- ACSA temporarily suspended Mango from using its airports, but lifted the ban once some payment was made.
- Mango is a subsidiary of state-owned South African Airways, but unlike its parent company, it is not in business rescue.
- The Department of Public Enterprises has been trying to get R2.7 billion of the R10.5 billion allocated to SAA in the medium-term budget in October last year to go to its subsidiaries.
Following negotiations, Airports Company SA has lifted a suspension it imposed on Mango, where the low-cost airline was forbidden to use its airports due to outstanding debt, ACSA said on Wednesday.
ACSA said Mango made a partial payment on Wednesday towards the amount owed to ACSA for landing fees, parking fees, and passenger service charges. The airline has made further undertakings to settle the remaining debt.
"It is under these circumstances that ACSA has agreed to lift the suspension on Mango. The approach of ACSA to our business relationship with Mango is consistent with our approach to other airlines based on the terms and conditions entered into contractually, [the] details of which remain confidential," ACSA said in a statement.
ACSA also indicated that, should Mango fall behind again, its flights would once again be suspended.
Mango issued a statement on Wednesday evening, indicating that a flight to Durban will depart at 20:30, and come back before curfew. "The other 2 are in Cape Town and we will start with early morning schedules to Johannesburg," the statement read.
It is unclear whether the airline would still be mothballed from 1 May as reported by Fin24 last week.
"We can confirm that our services and all flights are temporarily suspended for today only due to outstanding payments to ACSA. Senior management and our shareholder are locked in in emergency discussions to find an amicable solution to this impasse," the airline announced in the early afternoon.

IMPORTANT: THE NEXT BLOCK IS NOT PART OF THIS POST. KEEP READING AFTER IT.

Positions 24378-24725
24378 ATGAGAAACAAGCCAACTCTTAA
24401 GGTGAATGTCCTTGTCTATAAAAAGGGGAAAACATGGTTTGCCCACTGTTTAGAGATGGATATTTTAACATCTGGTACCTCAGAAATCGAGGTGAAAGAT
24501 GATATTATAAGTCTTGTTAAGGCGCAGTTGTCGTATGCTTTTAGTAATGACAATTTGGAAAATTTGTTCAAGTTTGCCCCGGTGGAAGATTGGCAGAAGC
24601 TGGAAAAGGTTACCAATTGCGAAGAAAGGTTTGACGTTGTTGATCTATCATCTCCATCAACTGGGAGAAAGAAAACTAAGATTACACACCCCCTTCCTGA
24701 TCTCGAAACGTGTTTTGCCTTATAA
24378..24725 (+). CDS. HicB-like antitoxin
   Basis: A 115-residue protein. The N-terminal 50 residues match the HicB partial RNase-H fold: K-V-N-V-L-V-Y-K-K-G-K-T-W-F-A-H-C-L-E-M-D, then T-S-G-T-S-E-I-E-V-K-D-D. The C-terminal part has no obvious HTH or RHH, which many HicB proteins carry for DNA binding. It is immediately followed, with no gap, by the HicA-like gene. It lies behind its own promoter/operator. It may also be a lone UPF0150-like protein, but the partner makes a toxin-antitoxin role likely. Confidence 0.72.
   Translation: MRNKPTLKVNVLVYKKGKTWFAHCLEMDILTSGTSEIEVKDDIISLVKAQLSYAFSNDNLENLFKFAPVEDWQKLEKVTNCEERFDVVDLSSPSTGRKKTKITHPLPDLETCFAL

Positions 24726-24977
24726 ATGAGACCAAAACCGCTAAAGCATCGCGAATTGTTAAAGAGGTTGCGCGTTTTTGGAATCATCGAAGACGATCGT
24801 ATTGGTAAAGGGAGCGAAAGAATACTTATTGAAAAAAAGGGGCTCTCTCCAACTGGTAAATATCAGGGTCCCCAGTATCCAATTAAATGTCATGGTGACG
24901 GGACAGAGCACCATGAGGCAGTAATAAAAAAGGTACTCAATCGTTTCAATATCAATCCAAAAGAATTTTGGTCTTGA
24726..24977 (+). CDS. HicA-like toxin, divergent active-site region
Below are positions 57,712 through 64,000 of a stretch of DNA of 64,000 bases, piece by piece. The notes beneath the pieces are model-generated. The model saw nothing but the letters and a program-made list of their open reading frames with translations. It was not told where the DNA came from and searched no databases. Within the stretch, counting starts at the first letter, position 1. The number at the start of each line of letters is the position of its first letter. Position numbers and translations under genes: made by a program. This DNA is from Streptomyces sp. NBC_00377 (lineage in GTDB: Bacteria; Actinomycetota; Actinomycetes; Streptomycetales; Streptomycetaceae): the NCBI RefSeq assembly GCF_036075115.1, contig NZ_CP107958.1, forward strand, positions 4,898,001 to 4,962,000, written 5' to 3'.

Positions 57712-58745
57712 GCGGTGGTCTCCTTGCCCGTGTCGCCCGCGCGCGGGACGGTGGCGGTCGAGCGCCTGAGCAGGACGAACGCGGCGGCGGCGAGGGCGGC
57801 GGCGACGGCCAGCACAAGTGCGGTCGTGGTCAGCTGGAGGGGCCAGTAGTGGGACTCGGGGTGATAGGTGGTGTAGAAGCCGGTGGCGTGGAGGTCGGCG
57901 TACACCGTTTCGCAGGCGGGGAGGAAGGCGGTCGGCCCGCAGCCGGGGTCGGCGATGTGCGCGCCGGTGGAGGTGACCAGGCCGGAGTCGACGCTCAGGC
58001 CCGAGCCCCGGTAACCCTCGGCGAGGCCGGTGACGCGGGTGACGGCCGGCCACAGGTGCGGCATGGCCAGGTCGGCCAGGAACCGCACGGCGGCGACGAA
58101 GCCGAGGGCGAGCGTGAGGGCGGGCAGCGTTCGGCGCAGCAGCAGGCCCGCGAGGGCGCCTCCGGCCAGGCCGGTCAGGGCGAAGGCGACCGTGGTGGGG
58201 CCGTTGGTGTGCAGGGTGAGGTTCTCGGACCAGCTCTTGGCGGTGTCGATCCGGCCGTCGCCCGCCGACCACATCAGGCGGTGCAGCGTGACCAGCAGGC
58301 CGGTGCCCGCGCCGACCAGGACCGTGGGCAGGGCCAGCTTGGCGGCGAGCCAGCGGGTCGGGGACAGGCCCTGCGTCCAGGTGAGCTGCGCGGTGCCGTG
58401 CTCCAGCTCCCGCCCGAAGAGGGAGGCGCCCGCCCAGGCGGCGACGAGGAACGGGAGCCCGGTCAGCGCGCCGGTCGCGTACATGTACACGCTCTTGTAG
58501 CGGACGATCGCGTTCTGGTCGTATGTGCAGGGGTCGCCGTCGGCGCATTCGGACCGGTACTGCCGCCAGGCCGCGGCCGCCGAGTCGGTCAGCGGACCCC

"We ask for calm and patience as we navigate through these challenges. We will update the public as soon as possible."
The airline asked affected passengers to contact its call centre regarding cancelled flights.
Low-cost airline LIFT announced that it added extra flights to assist affected Mango passengers.
"Mango will be contacting and re-booking some of their affected passengers to travel on LIFT to ensure they can travel as planned. LIFT currently operates only on the Johannesburg-Cape Town route, but is also looking to assist with additional flights on other domestic routes," it said.
Fin24 reported a week ago that Mango looked likely to stop operating for a few months as from 1 May, according to internal communication seen at the time.
Mango is a subsidiary of state-owned South African Airways (SAA), but unlike its parent company, it is not in business rescue.
The internal Mango communication stated that the executives and board of Mango, as well as the interim board of its parent company SAA, decided on this step after having had to fend off creditors for the past six months and not being able to stall them any longer.
SAA's shareholder, the Department of Public Enterprises (DPE), has been trying to get R2.7 billion of the R10.5 billion allocated to SAA in the medium-term budget in October last year to go to the airline's subsidiaries Mango, SAA Technical and AirChefs. Treasury requires Parliament to make a special allocation in this regard before the R2.7 billion can flow to subsidiaries.
According to the document, the DPE has been asked to consider putting Mango in business rescue, just like SAA.
Another document seen by Fin24 last week, from Mango acting CEO William Ndlovu and addressed to employees, states that at the beginning of April 2021, the airline was informed that Mango would only receive funds in June 2021.
"This put Mango in a difficult situation as it relates to further extension from the creditors who could not wait any longer to be paid," says Ndlovu. "The lessors then put an ultimatum to Mango that should they not receive their money by 30 April 2021, then all their aircraft must be grounded until such time that Mango receives the funds and is able to pay."
The DPE told Fin24 at the time that it was in discussions with the boards of Mango and SAA about the repositioning of the subsidiaries in light of the delayed funding.